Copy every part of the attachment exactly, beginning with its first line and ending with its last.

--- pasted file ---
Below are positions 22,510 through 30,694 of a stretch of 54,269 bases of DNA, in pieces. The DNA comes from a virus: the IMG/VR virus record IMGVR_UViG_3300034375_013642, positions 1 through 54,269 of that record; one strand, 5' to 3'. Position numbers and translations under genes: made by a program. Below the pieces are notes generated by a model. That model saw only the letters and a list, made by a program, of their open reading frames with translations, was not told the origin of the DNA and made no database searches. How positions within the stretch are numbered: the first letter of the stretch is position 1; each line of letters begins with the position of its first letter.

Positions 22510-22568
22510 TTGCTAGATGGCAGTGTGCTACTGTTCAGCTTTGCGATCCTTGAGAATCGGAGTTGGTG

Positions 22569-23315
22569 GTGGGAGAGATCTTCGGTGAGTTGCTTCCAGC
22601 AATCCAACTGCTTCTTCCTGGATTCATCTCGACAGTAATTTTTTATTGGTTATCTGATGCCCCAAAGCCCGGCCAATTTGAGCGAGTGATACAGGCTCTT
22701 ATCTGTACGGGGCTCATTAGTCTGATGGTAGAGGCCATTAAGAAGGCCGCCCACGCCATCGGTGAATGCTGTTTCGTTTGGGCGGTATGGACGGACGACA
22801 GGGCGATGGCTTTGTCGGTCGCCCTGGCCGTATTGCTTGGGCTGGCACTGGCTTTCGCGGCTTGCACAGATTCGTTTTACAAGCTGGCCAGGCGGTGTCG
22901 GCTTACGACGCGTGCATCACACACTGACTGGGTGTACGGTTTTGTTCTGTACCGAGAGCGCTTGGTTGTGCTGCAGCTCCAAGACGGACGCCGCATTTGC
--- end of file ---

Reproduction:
Below are positions 22,510 through 30,694 of a stretch of 54,269 bases of DNA, in pieces. The DNA comes from a virus: the IMG/VR virus record IMGVR_UViG_3300034375_013642, positions 1 through 54,269 of that record; one strand, 5' to 3'. Position numbers and translations under genes: made by a program. Below the pieces are notes generated by a model. That model saw only the letters and a list, made by a program, of their open reading frames with translations, was not told the origin of the DNA and made no database searches. How positions within the stretch are numbered: the first letter of the stretch is position 1; each line of letters begins with the position of its first letter.

Positions 22510-22568
22510 TTGCTAGATGGCAGTGTGCTACTGTTCAGCTTTGCGATCCTTGAGAATCGGAGTTGGTG

Positions 22569-23315
22569 GTGGGAGAGATCTTCGGTGAGTTGCTTCCAGC
22601 AATCCAACTGCTTCTTCCTGGATTCATCTCGACAGTAATTTTTTATTGGTTATCTGATGCCCCAAAGCCCGGCCAATTTGAGCGAGTGATACAGGCTCTT
22701 ATCTGTACGGGGCTCATTAGTCTGATGGTAGAGGCCATTAAGAAGGCCGCCCACGCCATCGGTGAATGCTGTTTCGTTTGGGCGGTATGGACGGACGACA
22801 GGGCGATGGCTTTGTCGGTCGCCCTGGCCGTATTGCTTGGGCTGGCACTGGCTTTCGCGGCTTGCACAGATTCGTTTTACAAGCTGGCCAGGCGGTGTCG
22901 GCTTACGACGCGTGCATCACACACTGACTGGGTGTACGGTTTTGTTCTGTACCGAGAGCGCTTGGTTGTGCTGCAGCTCCAAGACGGACGCCGCATTTGC